Transit operators in southern California are looking for private partners to provide micro-transit services.
The Los Angeles County Metropolitan Transportation Authority and the Orange County Transportation Authority are testing programs to provide first- and last-mile connections.
Metro has been studying ride-hailing options for months and expects to issue a request for bids this week. “The private sector knows this better than we do,” said Joshua Schank, chief innovation officer at Metro. “We’ve developed the project internally, figured out what we wanted it to look like, and now we’re ready to ask private industry for their ideas.”
“The overarching goal is to improve mobility for people in Los Angeles County,” Schank continued. “If you’re an average person taking three buses in the morning, you might have to wait 10 to 20 minutes for each bus. Now, you’ve got a point-to-point option, where the service is picking you up within 10 minutes.” Contracted service will be accessible to people with disabilities, and a credit card will not be required.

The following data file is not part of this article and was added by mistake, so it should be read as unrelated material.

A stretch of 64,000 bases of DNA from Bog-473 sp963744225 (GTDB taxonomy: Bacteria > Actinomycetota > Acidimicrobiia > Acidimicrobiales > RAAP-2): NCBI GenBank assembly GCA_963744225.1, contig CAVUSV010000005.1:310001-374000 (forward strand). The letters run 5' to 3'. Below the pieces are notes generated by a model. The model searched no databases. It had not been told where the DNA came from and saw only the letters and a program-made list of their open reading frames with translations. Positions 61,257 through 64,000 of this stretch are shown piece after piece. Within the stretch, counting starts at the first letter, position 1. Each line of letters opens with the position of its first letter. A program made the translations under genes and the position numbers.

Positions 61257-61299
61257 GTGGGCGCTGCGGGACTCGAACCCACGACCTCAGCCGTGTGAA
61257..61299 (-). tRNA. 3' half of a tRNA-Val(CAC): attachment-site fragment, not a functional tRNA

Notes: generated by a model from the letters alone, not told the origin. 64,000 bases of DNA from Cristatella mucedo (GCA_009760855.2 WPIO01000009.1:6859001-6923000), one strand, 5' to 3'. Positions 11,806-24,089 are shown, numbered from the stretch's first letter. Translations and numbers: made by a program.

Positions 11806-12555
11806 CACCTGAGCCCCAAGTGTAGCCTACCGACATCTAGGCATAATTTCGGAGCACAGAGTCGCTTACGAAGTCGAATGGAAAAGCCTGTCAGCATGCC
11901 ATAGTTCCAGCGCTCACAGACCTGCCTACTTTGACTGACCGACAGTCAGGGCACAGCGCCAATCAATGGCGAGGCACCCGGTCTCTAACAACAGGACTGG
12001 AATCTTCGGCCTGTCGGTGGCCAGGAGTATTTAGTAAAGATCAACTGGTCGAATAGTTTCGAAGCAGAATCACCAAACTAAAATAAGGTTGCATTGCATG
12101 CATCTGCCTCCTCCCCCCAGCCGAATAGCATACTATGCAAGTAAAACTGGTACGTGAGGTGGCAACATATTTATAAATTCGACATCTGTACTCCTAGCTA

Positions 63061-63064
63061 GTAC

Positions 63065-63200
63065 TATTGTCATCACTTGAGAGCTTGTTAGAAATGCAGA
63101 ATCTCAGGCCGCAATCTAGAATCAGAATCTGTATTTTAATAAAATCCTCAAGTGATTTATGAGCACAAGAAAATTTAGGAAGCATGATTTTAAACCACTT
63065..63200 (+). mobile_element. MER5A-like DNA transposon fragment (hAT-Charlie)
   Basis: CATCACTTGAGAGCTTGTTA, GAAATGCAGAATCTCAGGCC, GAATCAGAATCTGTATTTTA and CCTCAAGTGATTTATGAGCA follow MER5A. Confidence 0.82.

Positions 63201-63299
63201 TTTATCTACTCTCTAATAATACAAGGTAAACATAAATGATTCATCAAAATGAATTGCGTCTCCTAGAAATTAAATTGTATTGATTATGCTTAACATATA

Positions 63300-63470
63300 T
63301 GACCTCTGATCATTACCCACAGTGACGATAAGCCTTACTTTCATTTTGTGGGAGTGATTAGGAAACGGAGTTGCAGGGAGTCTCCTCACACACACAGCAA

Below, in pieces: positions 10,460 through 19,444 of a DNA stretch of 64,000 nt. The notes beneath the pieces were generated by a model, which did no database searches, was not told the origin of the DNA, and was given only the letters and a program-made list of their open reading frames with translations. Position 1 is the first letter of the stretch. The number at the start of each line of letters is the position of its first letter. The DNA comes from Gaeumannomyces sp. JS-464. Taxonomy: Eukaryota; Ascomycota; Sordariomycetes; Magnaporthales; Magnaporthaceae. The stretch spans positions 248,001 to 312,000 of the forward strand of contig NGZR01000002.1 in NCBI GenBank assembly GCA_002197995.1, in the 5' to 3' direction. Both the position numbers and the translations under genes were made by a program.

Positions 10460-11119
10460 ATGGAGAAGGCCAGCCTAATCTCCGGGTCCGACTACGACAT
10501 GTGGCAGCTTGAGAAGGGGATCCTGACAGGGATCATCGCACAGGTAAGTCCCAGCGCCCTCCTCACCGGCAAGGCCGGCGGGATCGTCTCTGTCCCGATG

OCTA will seek partners for its OC Flex program. The one-year pilot program will serve two low-demand areas.
OCTA will provide the selected vendor with four wheelchair-accessible vans and TransLoc software for scheduling, reservations, and fare payment. Customers will also be able to make reservations by phone or board a vehicle at a designated neighborhood hub. Capital and operating costs for the one-year pilot are estimated to be $1.4 million. Link to full story in Daily Breeze.
Image source: OCTA